3Doodler and Shroud of the AvatarSteven Davis sent me a link to the Kickstarter for a 3D-printing pen called "3Doodler". Here's a description:
Using ABS plastic (the material used by many 3D printers), 3Doodler draws in the air or on surfaces. It’s compact and easy to use, and requires no software or computers. You just plug it into a power socket and can start drawing anything within minutes.
As 3Doodler draws, it extrudes heated plastic, which quickly cools and solidifies into a strong stable structure. This allows you to build an infinite variety of shapes and items with ease! Most people will instantly be able to trace objects on paper, and after only a few hours of practice you will be able to make far more intricate objects.
That hit a nerve with me, because I immediately went and backed the Kickstarter. It's a brilliant idea, and I can only image how artists (and kids) will make use of this.
It's also a good example of a Kickstarter that goes thermonuclear. The original goal was a very modest $30,000. The current total is $2,240,166, and there are still 10 days remaining.
The Kickstarter page is here, and there's also some detailed information here: The World’s First 3D Printing Pen that Lets you Draw Sculptures.
Richard Garriott also has a Kickstarter up for a new game titled "Shroud of the Avatar: Forsaken Virtues." Part of me has been hoping this would happen, and part of me dreaded that it would happen.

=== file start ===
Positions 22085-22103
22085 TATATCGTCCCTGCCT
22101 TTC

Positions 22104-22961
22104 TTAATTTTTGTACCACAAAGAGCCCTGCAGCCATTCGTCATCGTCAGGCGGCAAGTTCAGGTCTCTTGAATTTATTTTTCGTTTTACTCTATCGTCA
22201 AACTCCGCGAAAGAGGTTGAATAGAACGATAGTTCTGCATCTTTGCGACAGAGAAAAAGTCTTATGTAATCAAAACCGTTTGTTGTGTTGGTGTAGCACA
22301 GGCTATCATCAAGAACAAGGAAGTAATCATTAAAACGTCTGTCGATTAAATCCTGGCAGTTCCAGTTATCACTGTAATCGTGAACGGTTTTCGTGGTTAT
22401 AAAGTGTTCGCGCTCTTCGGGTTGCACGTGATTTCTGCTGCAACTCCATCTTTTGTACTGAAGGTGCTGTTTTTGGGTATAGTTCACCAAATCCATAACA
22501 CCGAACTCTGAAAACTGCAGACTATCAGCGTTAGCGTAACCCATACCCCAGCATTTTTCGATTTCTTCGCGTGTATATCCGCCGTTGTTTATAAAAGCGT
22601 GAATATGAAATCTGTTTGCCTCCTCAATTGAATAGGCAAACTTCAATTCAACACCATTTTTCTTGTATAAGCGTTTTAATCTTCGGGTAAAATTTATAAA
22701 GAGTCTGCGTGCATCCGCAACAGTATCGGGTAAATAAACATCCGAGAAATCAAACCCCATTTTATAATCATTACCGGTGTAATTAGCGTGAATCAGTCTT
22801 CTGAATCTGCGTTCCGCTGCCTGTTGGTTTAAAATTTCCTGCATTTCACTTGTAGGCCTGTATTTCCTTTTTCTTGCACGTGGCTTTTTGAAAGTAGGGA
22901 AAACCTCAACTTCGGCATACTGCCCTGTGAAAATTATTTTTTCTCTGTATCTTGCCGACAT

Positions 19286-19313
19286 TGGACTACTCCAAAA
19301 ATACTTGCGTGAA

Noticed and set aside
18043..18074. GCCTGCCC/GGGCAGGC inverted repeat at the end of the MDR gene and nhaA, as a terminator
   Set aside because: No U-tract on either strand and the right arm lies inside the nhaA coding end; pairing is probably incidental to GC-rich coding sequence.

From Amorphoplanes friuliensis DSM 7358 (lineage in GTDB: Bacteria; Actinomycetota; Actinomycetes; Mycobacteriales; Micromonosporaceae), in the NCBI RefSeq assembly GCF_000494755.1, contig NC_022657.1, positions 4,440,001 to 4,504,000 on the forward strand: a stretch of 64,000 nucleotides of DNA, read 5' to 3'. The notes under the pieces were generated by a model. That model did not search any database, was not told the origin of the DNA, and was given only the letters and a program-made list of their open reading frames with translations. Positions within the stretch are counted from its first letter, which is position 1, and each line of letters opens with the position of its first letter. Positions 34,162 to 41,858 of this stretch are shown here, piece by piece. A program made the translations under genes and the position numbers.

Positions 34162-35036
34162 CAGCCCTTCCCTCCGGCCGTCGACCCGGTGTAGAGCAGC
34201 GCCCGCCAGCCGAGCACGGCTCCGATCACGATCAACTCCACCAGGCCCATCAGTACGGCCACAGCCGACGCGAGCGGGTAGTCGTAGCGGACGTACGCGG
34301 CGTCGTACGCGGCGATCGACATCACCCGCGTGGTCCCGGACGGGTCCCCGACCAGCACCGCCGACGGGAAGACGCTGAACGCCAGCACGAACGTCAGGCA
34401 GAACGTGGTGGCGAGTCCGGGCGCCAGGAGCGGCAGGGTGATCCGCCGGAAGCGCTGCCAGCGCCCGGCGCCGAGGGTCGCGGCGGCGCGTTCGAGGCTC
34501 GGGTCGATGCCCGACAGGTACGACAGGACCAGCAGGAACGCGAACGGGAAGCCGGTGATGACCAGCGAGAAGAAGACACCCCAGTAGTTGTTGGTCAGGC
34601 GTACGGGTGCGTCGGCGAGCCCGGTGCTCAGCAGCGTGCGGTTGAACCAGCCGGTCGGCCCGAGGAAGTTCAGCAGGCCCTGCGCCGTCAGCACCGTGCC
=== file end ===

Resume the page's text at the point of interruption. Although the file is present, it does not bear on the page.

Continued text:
I still have this on my desk:
That's the coin that came with Ultima IV, which I purchased in 1986. Twenty-seven years later, I still keep the coin close. So if there is any single series that I am entirely, absolutely bound to, it's Ultima.
I also know that the last excellent Ultima (for me, at least) was published in 1992.
Since then, Garriott made one disappointing Ultima (VIII), one absolutely terrible Ultima (IX), Tabula Rasa (failed), and he spent $40 million to go into space.
Want a cloth map for this game? Try the $125 funding tier. Want a coin? That will set you back $150, although you'll also get the map.
The entire, slightly vainglorious Kickstarter pitch can be boiled down to this: "I was the best RPG game developer back when computers had 64k of memory." I exaggerate, of course, but the pitch certainly has that vibe.
So here's possibly a salient question: has anyone else made an excellent game after twenty years of disappointments and absence?
Nothing would make me happier than if this game turned out to be absolutely outstanding, and I ate large plates of crow. And maybe that will happen, but I don't see much here on Garriott's side. I would actually have felt much better if he had acknowledged the Morrowind series, which is unquestionably brilliant and certainly the spiritual successor to Ultima. Instead, he acts like RPGs stopped moving forward the day he stopped designing them, and that's too bad.
Kickstarter: Shroud of the Avatar: Forsaken Virtues.